Thousands of students graduate each year from colleges across the Southern Tier and begin the hunt for jobs. Some decide to join established companies, and those with an entrepreneurial mindset start their own, but there are those who seek a middle-ground. Characterized by their rapid development, high-growth companies are constantly expanding and on the lookout for potential hires, making them a great starter for graduates looking for work. High-growth startups combine the fast-paced and innovative culture of a startup with the resources, scale and support of a larger company.
We interviewed Dan Mori, founder of Employment Solutions of New York and Director of Business Incubation at Binghamton University, to find out the best way to reach out and stand out if you want to work for a high-growth company. Dan is helping to develop the Koffman Southern Tier Incubator, which opened at the start of June. Here’s what he had to say.
“I think culture is company specific, that being said there are some commonalities among high-growth companies”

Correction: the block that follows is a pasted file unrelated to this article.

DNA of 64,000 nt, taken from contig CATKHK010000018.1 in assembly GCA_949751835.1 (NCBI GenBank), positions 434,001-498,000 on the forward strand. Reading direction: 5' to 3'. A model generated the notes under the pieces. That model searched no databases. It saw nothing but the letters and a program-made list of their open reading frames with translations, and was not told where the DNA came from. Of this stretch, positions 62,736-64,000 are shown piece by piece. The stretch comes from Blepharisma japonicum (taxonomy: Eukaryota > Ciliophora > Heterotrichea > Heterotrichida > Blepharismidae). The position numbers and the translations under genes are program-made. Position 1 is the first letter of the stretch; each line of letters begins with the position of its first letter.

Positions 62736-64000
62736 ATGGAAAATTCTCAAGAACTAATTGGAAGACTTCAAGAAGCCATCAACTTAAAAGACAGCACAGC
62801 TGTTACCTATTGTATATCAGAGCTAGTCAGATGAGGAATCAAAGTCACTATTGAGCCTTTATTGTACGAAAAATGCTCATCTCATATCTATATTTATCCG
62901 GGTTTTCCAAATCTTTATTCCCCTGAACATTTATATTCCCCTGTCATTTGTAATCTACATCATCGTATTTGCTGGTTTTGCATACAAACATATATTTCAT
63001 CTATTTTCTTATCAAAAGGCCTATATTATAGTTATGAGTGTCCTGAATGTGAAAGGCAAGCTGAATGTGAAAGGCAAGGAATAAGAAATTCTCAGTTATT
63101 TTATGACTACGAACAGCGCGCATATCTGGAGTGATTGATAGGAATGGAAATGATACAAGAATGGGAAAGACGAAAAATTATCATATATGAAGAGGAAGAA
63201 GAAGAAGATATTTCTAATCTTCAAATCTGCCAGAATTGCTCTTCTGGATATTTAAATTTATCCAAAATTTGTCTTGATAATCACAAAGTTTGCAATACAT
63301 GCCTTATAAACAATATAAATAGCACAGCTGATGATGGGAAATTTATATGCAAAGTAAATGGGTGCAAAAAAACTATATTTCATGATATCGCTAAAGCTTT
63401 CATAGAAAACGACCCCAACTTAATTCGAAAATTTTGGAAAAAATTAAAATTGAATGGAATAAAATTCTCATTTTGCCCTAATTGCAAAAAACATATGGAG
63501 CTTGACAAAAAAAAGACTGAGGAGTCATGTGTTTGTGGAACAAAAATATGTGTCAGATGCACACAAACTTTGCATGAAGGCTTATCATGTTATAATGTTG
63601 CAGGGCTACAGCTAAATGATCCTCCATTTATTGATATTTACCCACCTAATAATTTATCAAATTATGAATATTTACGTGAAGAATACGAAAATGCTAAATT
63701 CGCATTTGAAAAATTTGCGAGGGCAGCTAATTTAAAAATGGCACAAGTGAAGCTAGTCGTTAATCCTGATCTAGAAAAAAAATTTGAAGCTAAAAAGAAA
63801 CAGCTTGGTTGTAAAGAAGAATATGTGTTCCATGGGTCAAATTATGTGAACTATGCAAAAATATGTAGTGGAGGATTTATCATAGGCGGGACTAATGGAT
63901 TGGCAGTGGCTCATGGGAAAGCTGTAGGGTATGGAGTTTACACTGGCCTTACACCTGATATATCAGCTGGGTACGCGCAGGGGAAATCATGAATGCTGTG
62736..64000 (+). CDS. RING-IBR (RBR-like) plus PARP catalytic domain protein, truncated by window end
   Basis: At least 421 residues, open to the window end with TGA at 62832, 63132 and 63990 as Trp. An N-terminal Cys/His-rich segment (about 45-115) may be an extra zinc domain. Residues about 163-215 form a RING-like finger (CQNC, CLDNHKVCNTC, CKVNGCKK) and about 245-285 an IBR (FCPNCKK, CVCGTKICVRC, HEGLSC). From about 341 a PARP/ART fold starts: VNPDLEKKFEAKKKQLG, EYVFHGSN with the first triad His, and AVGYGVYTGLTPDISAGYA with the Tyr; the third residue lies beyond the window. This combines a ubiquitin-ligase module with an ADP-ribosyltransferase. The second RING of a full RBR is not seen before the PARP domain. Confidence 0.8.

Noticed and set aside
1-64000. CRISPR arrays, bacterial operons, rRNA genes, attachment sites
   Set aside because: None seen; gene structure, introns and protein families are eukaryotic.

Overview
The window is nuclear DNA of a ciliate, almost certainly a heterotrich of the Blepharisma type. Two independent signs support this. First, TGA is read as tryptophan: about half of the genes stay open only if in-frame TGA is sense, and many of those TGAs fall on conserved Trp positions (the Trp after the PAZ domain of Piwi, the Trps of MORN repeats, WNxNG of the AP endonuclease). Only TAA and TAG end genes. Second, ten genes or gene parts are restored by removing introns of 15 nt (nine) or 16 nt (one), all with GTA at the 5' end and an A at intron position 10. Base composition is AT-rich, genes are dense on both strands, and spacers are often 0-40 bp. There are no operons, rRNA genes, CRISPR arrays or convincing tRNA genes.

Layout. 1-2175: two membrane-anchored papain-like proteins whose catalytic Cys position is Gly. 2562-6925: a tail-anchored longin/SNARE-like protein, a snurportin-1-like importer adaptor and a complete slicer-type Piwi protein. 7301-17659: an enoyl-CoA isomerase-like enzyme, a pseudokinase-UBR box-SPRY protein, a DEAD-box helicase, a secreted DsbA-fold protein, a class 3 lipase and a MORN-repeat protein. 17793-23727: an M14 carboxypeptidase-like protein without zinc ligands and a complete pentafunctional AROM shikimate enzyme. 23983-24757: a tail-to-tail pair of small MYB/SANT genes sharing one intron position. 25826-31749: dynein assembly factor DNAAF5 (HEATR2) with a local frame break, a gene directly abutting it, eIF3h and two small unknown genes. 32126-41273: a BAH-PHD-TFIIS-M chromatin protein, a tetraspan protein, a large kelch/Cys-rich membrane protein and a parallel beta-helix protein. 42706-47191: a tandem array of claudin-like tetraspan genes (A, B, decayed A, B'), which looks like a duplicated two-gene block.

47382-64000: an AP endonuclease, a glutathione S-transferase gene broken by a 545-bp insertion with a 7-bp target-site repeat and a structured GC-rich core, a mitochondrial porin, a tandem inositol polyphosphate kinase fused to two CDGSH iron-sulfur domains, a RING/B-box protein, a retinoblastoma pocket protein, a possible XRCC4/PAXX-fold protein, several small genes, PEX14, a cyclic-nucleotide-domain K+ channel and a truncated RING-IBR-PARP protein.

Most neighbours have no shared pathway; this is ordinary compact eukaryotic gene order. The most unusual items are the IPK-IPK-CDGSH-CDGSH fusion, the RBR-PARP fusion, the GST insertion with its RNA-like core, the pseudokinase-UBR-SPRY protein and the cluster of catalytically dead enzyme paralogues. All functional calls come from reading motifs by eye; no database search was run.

Connect with local universities that fund innovation
“If you want to get into high growth companies, you’ve got to network with the people that are the support for the company.”
Connect with local universities who have big research and development programs since many of them have centers dedicated to innovation, entrepreneurship and regional economic advancement. High-growth companies often work closely with local colleges and universities that fund innovation and finding ways to get involved with those universities provides the opportunity to network. Consider attending a networking event or lecture on a topic related to entrepreneurship. You can meet people, share your resume or business card, and let them know what you are looking for. When these organizations advise companies on building their teams, you will be on their minds and on the list to be introduced.
Go to mixers and networking events
“Find out about all the mixers that are geared towards getting entrepreneurs together.”